Ntfn Nonp 883212 801305 81907 3277464 40 [ntfs.sys     – SCB_NONPAGED]

    NtFs Nonp 10391825 10309919 81906 3276528 40 [ntfs.sys     – StrucSup.c]

    MmCm Nonp 200 177 23 3155008 137174 [nt!mm        – Calls made to MmAllocateContiguousMemory]

    LSwi Nonp 1 0 1 2576384 2576384 [<unknown> –     initial work context]

    Ttfd Paged 369475 368522 953 2576328 2703 [<unknown>    – TrueType Font driver]

    Gh05 Paged 1974843 1974660 183 2492360 13619 [<unknown>    – Gdi Objects]

    ReSe Nonp 86457 9345 77112 2467584 32 [<unknown>    – Resource Semaphore]

    Gh25 Paged 333349 333005 344 1642488 4774 [<unknown>    – Gdi Objects]

    FSim Paged 709677 697024 12653 1619584 128 [nt!fsrtl     – File System Run Time Mcb Initial Mapping Lookas

    NtfF Paged 57731 56032 1699 1590264 936 [ntfs.sys     – FCB_INDEX]

    TCPt Nonp 71858 71832 26 1392544 53559 [TCP          – TCP/IP network protocol]

    TSdd Paged 82864 82830 34 1127424 33159 [<unknown>    – RDPDD – Hydra Display Driver]

  82. Hiram says:

    Vickyd,

    Were you able to find what driver was associated to the Ddk tag?

    Can someone please help find what could cause the Ddk driver to take the most memory?

    Thank you,

    Hiram

    Here is a sample copy of my poolmon log:

    Tag Type Allocs Frees Diff Bytes Per Alloc

    Ddk Nonp 4247411 2134379   21 13032 1 86928776 88

    MmCm Nonp 31471 30363 1108 1 3652784 12322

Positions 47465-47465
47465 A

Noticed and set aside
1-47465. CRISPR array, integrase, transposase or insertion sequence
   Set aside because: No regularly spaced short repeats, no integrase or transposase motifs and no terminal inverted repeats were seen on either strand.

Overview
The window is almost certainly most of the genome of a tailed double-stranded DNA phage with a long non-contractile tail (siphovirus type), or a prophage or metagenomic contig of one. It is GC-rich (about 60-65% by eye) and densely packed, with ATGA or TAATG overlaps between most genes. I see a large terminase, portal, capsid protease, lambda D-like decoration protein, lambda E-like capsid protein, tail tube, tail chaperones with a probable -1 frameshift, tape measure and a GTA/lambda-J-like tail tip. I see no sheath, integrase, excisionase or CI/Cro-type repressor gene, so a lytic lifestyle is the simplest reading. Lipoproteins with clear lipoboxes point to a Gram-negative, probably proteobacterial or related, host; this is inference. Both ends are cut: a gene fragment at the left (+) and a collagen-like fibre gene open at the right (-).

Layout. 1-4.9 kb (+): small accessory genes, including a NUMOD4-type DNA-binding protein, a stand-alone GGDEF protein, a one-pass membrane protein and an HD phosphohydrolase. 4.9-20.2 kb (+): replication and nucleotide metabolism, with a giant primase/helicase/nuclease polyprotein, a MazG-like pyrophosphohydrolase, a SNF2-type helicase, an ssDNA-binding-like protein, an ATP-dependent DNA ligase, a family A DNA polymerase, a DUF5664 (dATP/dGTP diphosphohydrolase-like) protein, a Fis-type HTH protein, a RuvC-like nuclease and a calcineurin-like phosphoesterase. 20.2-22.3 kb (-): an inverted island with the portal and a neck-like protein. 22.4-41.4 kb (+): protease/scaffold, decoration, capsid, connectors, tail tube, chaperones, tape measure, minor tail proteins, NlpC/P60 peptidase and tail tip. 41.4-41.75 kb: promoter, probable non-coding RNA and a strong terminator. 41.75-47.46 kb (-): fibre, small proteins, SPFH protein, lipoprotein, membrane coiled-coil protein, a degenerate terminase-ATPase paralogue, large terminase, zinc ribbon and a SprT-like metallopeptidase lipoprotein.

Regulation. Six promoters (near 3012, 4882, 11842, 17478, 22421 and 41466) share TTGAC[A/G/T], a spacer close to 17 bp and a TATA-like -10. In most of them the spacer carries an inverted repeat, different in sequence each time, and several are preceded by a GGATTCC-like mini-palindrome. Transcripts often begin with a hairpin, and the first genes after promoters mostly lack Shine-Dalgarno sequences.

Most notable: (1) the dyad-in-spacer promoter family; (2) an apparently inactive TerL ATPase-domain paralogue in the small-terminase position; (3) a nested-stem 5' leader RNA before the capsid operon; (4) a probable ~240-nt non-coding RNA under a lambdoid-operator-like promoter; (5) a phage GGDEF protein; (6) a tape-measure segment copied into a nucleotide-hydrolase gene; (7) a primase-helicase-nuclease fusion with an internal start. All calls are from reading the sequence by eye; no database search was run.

Thre Nonp 29212 27806 1406 877344 624

    WLBS Nonp 36050 36038 12 766528 63877

    R100 Nonp 28 2 26 9 658968 371498

    File Nonp 1183112 1179027 4085 622344 152

    Pool Nonp 6 3 3 610304 203434

  83. yaplej says:

    I am almost having a problem with a Ddk driver, but cannot figure out what one.  The methods listed in KB298102 to find what drivers are using the Ddk tag does not seem to work.

  84. Michael says:

    I am having this issue but it is the MmCm continually growing until connection refused shows up in the logs.  Here is the poolmon read from a Server 2003 SP2.

    Memory: 8386228K Avail: 7580940K  PageFlts:   659   InRam Krnl: 3472K P:60848K

    Commit: 580648K Limit:10281340K Peak: 593208K            Pool N:240764K P:61784

    System pool information

    Tag  Type     Allocs            Frees            Diff   Bytes       Per Alloc

    NTID Nonp    3068013 (  86)   2807570 (  76)   260443 205441816 (   960)    788

    MmCm Nonp     241685 (   1)    241524 (   1)      161 9434384 (     0)  58598

    UlHT Paged         1 (   0)         0 (   0)        1 4198400 (     0) 4198400

    NDpp Nonp        987 (   0)         0 (   0)      987 3930304 (     0)   3982

    Wdm  Nonp          2 (   0)         0 (   0)        2 3420160 (     0) 1710080

    LSwi Nonp          1 (   0)         0 (   0)        1 2576384 (     0) 2576384

    MmSt Paged    182187 (   7)    180907 (   8)     1280 2213072 (  -520)   1728

    TCPt Nonp     399304 (  11)    399274 (  11)       30 1458080 (     0)  48602

    TPLA Nonp        256 (   0)         0 (   0)      256 1048576 (     0)   4096

    Mdl  Nonp     184477 (  38)    178670 (  36)     5807  857824 (   256)    147

    brcm Nonp     104343 (   0)    104319 (   0)       24  851968 (     0)  35498

    Gh15 Paged      2809 (  16)      2709 (  16)      100  808528 (     0)   8085

    File Nonp    7593995 ( 156)   7589981 ( 158)     4014  612384 (  -304)    152

    Thre Nonp     160179 (   3)    159259 (  11)      920  574080 ( -4992)    624

    CM16 Paged       501 (   0)       372 (   0)      129  557056 (     0)   4318